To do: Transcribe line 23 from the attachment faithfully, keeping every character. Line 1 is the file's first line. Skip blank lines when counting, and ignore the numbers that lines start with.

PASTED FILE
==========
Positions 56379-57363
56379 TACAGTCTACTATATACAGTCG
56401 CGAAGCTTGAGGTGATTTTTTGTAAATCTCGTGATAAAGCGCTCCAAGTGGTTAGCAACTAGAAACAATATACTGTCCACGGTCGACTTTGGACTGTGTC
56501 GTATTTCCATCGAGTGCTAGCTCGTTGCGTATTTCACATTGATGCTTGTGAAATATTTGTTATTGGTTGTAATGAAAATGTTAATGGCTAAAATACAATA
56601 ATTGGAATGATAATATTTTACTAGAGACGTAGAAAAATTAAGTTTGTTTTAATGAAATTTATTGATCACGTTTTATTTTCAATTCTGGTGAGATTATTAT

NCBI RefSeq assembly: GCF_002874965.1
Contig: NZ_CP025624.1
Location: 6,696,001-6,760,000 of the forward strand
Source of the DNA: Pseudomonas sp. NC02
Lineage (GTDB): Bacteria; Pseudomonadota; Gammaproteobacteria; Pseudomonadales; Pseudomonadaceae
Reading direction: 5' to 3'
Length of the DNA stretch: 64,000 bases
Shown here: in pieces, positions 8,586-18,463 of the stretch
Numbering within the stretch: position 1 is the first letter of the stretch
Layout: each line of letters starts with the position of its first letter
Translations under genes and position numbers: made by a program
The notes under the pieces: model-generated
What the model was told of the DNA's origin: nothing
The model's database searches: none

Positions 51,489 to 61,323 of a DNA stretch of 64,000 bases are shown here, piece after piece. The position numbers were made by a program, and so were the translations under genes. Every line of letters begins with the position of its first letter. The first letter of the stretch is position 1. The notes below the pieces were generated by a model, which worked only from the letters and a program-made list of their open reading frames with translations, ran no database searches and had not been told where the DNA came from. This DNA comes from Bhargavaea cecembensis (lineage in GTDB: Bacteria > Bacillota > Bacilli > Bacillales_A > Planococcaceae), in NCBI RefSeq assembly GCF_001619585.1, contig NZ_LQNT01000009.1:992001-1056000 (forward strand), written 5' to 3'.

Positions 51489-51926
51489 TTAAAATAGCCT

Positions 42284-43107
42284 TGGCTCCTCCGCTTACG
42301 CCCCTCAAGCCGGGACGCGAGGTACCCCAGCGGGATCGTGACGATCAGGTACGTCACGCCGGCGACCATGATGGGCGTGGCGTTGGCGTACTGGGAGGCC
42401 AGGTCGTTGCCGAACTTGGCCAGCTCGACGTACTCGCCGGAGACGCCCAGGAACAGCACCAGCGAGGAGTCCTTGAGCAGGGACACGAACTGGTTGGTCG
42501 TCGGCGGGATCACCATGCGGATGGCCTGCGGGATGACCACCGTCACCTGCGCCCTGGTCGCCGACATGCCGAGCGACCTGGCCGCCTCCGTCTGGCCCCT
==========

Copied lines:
Positions 42284-43107